Edinburgh, Scotland

Edinburgh Castle and Camera Obscura

According to the lady at the Camera Obscura center, today is the shortest day of the year in Edinburgh. The sun starts setting around 2:30PM or so and it’s dark by 4:00PM. In spite of that fact, I managed to sneak a lot of sightseeing into my relatively short day: a trip to Edinburgh Castle, a visit to Camera Obscura and tonight I’m catching a performance at a local theatre.

Edinburgh Castle, Edinburgh, Scotland

Despite scheduling my wake-up call for 8:30AM, I was up and getting ready by 8AM. When the days are short, getting up early to maximize daylight hours is key to being able to get in some major sights with limited time. I headed to the Castle first thing in the morning at 9:30A (when it opens) to beat the crowds. Unfortunately, Scotland’s cold knows no bounds at 9:30 in the morning… the sun doesn’t show it’s face until at least an hour after that so I faced some serious snow. Although my ears were fighting frostbite, I got some of the prettiest pictures of the landscape and surroundings. The castle’s location on the hilltop (an extinct volcano, actually), allow for stunning views of the city below. 

Camera Obscura, Edinburgh, ScotlandCamera Obscura, Edinburgh, ScotlandCamera Obscura, Edinburgh, Scotland
Had I gone during a warmer time of the year, I would have spent far longer exploring the castle.The cold was bitter in mid-December so I made my way through the fortress relatively quickly. What I did see during my time there was incredibly impressive; this goes without saying, but a trip to Edinburgh isn’t complete without time spent at the castle. It’s a place my father, a medieval history buff, would absolutely adore.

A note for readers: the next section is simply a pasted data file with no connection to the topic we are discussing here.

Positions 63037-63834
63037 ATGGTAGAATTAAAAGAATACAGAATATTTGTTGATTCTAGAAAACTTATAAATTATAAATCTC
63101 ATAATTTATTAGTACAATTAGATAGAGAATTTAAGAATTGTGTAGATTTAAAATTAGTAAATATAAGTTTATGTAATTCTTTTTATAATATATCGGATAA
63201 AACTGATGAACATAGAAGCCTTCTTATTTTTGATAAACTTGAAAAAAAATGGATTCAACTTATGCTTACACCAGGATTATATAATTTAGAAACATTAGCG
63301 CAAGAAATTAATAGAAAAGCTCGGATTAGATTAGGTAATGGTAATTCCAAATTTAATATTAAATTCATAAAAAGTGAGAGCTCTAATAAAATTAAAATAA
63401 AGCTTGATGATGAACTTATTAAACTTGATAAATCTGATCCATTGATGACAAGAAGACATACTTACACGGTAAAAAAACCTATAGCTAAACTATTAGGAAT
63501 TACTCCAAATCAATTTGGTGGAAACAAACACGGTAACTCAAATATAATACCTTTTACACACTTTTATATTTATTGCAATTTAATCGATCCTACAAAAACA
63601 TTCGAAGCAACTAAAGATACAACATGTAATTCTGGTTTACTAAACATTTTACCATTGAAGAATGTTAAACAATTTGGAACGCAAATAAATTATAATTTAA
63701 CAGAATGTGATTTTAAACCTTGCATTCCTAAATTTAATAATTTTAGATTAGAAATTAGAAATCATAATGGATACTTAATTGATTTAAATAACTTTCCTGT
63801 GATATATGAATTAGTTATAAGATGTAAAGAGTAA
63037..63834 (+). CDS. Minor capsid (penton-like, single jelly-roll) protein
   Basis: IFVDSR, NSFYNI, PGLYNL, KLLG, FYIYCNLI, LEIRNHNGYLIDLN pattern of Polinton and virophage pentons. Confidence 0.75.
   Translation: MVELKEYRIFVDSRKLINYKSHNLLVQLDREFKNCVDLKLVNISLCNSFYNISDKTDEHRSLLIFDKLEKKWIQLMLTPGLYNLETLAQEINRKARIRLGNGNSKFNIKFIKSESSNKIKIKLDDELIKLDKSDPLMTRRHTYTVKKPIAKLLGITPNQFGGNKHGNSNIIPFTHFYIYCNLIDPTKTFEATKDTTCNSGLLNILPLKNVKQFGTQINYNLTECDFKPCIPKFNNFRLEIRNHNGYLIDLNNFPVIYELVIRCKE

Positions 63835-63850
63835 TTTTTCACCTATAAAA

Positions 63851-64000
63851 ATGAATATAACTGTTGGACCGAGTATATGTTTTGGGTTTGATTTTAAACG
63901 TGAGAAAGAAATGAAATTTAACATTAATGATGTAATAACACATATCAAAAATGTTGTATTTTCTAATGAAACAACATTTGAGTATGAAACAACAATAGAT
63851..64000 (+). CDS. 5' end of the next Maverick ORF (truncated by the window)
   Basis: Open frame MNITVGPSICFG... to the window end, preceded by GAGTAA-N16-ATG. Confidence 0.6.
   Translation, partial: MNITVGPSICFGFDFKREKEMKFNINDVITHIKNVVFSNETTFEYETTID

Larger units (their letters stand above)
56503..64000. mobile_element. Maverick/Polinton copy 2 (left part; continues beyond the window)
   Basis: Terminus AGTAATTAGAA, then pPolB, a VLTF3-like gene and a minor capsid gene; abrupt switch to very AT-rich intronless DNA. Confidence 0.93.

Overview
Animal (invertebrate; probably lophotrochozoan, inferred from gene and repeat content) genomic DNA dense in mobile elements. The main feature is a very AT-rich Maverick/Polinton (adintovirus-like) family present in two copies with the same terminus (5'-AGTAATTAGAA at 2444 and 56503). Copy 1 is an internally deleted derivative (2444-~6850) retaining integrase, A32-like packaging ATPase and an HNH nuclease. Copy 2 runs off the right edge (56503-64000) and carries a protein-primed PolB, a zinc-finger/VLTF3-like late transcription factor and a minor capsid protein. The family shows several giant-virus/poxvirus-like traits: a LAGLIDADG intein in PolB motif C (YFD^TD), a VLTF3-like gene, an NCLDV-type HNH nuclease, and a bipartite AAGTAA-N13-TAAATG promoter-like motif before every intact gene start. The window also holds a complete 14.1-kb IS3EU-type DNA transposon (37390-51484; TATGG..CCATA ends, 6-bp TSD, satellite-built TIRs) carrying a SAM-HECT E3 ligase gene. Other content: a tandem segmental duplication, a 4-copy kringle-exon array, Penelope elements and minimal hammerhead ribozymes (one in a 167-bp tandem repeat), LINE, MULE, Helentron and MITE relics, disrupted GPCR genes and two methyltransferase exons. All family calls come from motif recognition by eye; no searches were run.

Edinburgh Castle, Edinburgh, ScotlandEdinburgh Castle, Edinburgh, Scotland

For students visiting, note that there are no discounts available but the £11 fee is worth it for insight into the city’s history and a real sense of Scottish pride. I also stopped in an awesome little store right outside of the castle that’s separated into three sections: tour bookings, a cafe and a weaver that creates tartans, kilts, etc. There was also an entire area dedicated to medieval weaponry and gear.

Shop near Edinburgh Castle, Edinburgh, Scotland

There’s an actual blacksmith that makes these swords. He lives about 10 miles from the castle is an active mason. There were loads of locally-made pieces, plus rapiers, chain mail, maces and axes. While the tools are more of a novelty than functional weapons now, keeping the history and culture alive with traditionally trained blacksmiths is a pretty cool cultural layer.

After exploring the castle, I stopped at Camera Obscura, a place full of optical illusion which offers incredible panoramic views of Edinburgh. The 15-minute Camera Obscura on the 5th floor made the £7 ticket worth every penny. It really is so cool seeing the whole of the city in a warm little room.

There were a number of cool optical illusions and holograms that are entertaining for all ages. If you’re traveling with kids in tow, this is a great place to keep them busy for a while!

After all that exploring and sightseeing, I found a bunch of little Scottish stores to grab a few gifts for family and friends back in California. Tomorrow I leave for a tour of the Highlands andLoch Ness tomorrow with Timberbush Tours and I’m so excited to see a different side of the country! Stay tuned for a recap and photos from my tour of northern Scotland.

More about Shannon Kircher

Shannon Kircher is the founder and editor of The Wanderlust Effect. Founded in 2009, she has continued to document her international escapes as an expat in Europe and the Caribbean. Additionally, Shannon is the founder of Compass & Vine, a luxury boutique travel design firm, and is the Director of Marketing for the Frangipani Beach Resort. Shannon holds an MSc in Social Policy and Development from the London School of Economics and is a current candidate for WSET Level 3 in Wines & Spirits.